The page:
Current Opioid Misuse Measure (COMM) Tool

Download the Current Opioid Misuse Measure (COMM) tool here.

The Current Opioid Misuse Measure (COMM)™ is a brief patient self-assessment to monitor chronic pain patients on opioid therapy. The COMM™ was developed with guidance from a group of pain and addiction experts and input from pain management clinicians in the field. Experts and providers identified six key issues to determine if patients already on long-term opioid treatment are exhibiting aberrant medication-related behaviors:

  • Signs & Symptoms of Intoxication
  • Emotional Volatility
  • Evidence of Poor Response to Medications
  • Addiction
  • Healthcare Use Patterns
  • Problematic Medication Behavior


Governor signs several bills into law that deal with opioid crisis

STATE HOUSE – Today, at a ceremonial bill signing held at The Providence Center-Recovery Navigation Program, Governor Gina Raimondo signed several bills into law that will help combat the state’s opioid crisis. In attendance at the ceremony were the legislative sponsors of the five bills and Department of Health Director Dr. Nicole Alexander-Scott…

10th Annual C. Everett Koop Addiction Medicine Symposium:

Reducing Behavioral Health Stigma

in Healthcare Systems and Communities

December 8th, 2016, 8:30 am – 4:00 pm

Auditorium G, Dartmouth Hitchcock Medical Center, Lebanon, NH

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Are You Pregnant and Do You Want Treatment for Alcohol or Drug Use Flyer

Articles on Opioid Use

Beyond the Pill: Effective Strategies for Managing Chronic Pain and Reducing Opioid Usage

Beyond the Pill: Effective Strategies for Managing Chronic Pain and Reducing Opioid Usage SOURCE: National Council for Behavioral Health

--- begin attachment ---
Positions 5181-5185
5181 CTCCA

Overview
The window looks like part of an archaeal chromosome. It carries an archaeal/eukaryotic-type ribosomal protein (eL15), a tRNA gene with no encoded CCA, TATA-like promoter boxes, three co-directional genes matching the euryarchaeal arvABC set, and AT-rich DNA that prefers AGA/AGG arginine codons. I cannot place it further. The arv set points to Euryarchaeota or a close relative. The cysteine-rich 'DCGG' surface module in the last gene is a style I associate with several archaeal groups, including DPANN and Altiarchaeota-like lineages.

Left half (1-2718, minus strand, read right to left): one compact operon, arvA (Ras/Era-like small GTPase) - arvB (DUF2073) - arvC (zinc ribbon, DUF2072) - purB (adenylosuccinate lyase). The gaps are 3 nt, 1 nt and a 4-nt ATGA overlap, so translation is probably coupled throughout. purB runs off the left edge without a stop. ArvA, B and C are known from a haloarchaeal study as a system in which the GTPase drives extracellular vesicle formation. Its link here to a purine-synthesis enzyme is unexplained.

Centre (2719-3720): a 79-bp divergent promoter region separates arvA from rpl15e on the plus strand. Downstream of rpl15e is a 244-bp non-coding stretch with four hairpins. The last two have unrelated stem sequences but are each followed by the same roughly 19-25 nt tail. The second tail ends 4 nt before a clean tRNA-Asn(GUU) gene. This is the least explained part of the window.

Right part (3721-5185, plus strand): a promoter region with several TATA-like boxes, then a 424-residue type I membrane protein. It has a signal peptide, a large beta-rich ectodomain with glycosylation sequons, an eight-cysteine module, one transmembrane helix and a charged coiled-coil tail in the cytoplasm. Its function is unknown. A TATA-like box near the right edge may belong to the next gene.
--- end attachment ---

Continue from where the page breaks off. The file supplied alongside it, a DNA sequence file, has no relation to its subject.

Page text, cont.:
CDC 2017 Grand Rounds: Addressing the Unique Challenges of Opioid Use Disorder in Women

Deaths from drug overdoses are the number one cause of injury death in the U.S. Most of these deaths are related to the misuse of prescription opioids and heroin. While men were more likely than women to die of opioid overdose, the number of overdose deaths from opioids among women has increased substantially. Since 1999, women’s deaths have quadrupled from prescription opioid overdose.

Core Competencies For Integrated Behavioral Health And Primary Care

Does Addiction Affect Men Different Than Women? Q&A with Pamela Shultz, MD, Hazelden Betty Ford Foundation

Download the PDF: Does_Addiction_Affect_Men_Different_Than_Women?


A physician and educator, Dr. Pamela Shultz oversees medical programs and leads multidisciplinary care teams at the Hazelden Betty Ford Foundation’s campus in Center City, Minnesota. Dr. Shultz earned her medical degree at the University of Illinois and completed fellowships in nephrology at Case Western Reserve University and in addiction medicine at the University of Minnesota. She has served on the staffs of the U.S. Department of Veterans Affairs in Minneapolis, Hazelden Betty Ford Foundation’s treatment center for teens and young adults in Plymouth, Minnesota, and Meridian Behavioral Health. Dr. Shultz also serves as an adjunct faculty member at the University of Minnesota’s Department of Family Medicine and at the Hazelden Betty Ford Graduate School of Addiction Studies and is a Fellow of the American Society of Addiction Continued on back Medicine.


Epidemiological Profile: The Hepatitis C Epidemic In Rhode Island

Gender-Based Differences in Pain Perception and Treatment

This review highlights research on sex-based differences in pain perception and treatment. We sought to illuminate the complex factors contributing to differences in pain and analgesic responses between males and females, ranging from psychosocial to biological processes. 

Naloxone (Narcan) rescue for drug overdose with opiates, prescription pain killers or heroin.

National Pain Strategy: A Comprehensive Population Health-Level Strategy for Pain

Neonatal Abstinence Syndrome